is so used to this line of inquiry that he has developed a
standard answer: "I don't think about my age, I just play. If
other people want to worry about whether I've lost a step,
that's up to them. I don't really listen to a lot of that
stuff." Stockton's opinion is matched by that of Jazz coach
Jerry Sloan. "He's not 19 anymore, but he still plays the game
with as much intelligence as any point guard who's ever played,"
says Sloan. "I'll take Stockton at 36 over a lot of point guards
in this league at 26."

Still, Sloan has gone to greater lengths to keep Stockton fresh
this season than he has in previous years. Stockton averaged
29.0 minutes per game in the regular season, the first time in
the last 11 years he has averaged less than 34.7. As Stockton's
playing time has declined, Eisley's minutes have increased to
the extent that the two now split time almost evenly. In Game 1
Eisley also played 22 minutes, contributing 14 points and nine
assists while not committing a turnover.

Eisley, 25, is in many ways the perfect understudy for Stockton.
He, too, plays a no-frills game, and off the court not only does
he have even less to say than Stockton but also the few words he
does utter are spoken barely above a whisper. Stockton and
Eisley are so reserved that you have to wonder what their
conversations are like. "Probably short and to the point," says
forward Karl Malone, who led the Jazz in Game 1 with 29 points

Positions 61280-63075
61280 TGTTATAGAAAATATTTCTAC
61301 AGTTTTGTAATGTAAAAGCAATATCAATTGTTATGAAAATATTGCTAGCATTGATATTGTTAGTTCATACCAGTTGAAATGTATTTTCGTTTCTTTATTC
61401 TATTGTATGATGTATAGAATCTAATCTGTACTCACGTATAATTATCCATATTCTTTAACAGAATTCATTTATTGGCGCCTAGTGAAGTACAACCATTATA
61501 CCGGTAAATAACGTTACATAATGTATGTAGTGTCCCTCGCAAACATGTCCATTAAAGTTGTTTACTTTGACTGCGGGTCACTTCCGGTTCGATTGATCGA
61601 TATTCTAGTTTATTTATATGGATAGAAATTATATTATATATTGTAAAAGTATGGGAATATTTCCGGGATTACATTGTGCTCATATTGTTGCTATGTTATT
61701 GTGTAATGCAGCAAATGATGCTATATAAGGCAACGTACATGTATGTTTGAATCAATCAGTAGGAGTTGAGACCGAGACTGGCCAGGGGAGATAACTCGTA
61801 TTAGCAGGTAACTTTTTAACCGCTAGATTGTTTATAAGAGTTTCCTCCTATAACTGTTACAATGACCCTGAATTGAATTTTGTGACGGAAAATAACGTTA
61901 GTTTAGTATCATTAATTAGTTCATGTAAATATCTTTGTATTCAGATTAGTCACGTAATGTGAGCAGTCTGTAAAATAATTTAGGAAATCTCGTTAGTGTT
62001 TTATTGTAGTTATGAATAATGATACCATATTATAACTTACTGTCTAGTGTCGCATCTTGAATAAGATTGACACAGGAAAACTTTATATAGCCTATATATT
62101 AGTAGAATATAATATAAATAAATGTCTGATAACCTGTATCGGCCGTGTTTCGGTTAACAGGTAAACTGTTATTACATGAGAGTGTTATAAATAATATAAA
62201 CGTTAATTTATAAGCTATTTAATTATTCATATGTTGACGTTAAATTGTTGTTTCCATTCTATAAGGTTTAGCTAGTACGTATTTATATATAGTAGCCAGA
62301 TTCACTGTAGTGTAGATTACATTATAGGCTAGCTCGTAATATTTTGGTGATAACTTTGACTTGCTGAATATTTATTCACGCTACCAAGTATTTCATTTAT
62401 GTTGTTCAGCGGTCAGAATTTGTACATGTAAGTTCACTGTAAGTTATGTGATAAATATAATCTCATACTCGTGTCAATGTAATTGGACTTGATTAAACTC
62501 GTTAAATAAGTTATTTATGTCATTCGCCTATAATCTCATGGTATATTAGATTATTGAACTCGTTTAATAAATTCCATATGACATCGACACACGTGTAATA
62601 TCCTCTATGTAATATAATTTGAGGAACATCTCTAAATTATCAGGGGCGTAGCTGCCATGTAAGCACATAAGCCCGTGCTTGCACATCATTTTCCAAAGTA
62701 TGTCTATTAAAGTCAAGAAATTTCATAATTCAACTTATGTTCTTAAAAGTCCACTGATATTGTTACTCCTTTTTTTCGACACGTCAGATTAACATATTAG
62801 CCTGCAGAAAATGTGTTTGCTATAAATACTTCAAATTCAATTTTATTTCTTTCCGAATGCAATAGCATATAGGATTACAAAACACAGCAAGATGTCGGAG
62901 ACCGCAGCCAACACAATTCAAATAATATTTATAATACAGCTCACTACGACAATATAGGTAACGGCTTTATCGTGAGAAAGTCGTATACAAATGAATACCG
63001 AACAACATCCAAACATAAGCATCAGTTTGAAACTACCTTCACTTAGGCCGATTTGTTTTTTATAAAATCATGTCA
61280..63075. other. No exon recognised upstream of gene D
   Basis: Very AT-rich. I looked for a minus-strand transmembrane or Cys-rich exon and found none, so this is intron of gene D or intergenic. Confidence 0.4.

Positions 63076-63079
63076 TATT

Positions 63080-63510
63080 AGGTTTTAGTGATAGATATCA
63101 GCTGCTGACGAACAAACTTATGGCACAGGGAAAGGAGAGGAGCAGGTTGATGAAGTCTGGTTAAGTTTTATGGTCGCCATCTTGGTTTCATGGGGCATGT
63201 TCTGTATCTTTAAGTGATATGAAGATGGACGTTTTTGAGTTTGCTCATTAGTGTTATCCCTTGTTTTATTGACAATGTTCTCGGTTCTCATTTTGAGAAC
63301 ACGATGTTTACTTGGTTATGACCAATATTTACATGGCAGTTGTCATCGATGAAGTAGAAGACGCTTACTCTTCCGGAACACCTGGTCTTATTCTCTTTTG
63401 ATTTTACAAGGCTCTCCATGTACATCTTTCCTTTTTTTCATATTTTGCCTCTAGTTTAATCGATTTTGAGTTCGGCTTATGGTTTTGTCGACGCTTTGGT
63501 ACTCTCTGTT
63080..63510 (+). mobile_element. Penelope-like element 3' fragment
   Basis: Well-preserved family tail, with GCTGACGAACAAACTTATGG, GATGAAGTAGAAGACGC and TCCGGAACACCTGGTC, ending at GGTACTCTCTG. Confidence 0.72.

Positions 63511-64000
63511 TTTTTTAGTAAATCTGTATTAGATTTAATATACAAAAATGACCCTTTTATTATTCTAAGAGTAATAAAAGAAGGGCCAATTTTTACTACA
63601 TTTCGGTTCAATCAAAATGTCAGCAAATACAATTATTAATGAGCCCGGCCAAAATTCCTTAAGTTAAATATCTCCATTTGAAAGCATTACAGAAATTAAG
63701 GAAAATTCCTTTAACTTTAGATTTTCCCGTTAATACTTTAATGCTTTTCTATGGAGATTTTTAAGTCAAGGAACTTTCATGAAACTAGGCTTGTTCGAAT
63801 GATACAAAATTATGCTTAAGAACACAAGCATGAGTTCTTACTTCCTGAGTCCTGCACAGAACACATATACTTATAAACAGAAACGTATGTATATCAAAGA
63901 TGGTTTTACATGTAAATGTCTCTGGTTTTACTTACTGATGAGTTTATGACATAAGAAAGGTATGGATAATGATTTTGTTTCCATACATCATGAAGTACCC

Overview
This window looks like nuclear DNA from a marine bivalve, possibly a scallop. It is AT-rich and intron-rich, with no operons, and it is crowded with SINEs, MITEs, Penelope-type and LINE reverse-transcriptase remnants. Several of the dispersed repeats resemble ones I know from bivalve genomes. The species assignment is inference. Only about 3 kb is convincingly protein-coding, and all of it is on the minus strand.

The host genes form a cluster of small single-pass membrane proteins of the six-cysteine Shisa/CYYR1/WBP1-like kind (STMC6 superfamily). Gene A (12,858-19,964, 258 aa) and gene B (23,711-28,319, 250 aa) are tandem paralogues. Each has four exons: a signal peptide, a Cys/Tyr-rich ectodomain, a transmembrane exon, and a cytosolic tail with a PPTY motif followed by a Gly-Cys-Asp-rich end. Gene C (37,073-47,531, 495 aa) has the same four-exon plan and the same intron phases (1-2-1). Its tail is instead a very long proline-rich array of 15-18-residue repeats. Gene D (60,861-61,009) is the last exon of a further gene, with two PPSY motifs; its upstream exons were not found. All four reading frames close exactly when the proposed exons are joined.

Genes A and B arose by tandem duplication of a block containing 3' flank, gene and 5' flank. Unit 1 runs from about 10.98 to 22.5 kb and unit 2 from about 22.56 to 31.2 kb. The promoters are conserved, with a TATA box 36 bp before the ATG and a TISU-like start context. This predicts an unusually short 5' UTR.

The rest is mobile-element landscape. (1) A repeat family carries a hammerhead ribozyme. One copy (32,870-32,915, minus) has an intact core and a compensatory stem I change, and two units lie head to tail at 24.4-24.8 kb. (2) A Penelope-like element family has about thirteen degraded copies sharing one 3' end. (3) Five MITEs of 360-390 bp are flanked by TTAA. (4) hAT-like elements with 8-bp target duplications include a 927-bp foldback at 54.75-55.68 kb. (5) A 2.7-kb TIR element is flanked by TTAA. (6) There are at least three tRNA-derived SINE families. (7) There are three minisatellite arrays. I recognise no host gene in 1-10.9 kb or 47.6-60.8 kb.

and in Game 2 with 33. When Eisley was struggling from the
field--he had made only 21 of his 69 shots (30.4%) in the
playoffs before hitting 6 of 8 in the opener against L.A.--he
received some typically concise encouragement from Stockton:
"Keep shooting."

Just as Stockton wastes no words, he wastes no motion. Or
emotion. Maybe that's the secret of his longevity; just think
how much energy he has saved by refusing to pat himself on the
back. In Game 1 he drove the baseline and scored on an acrobatic
reverse flip over 19-year-old Lakers guard Kobe Bryant. Most
other players would have made some self-congratulatory gesture
on their way back down the court, but Stockton did what he's
been doing for 14 years, the same thing he will no doubt be
doing for a few more. He just kept running.

COLOR PHOTO: JOHN W. MCDONOUGH SHAQDOWN Lured into going to the hoop, O'Neal was stung repeatedly in Game 1 by the gnatlike Stockton and other Jazz defenders. [Shaquille O'Neal and John Stockton reaching for basketball in game]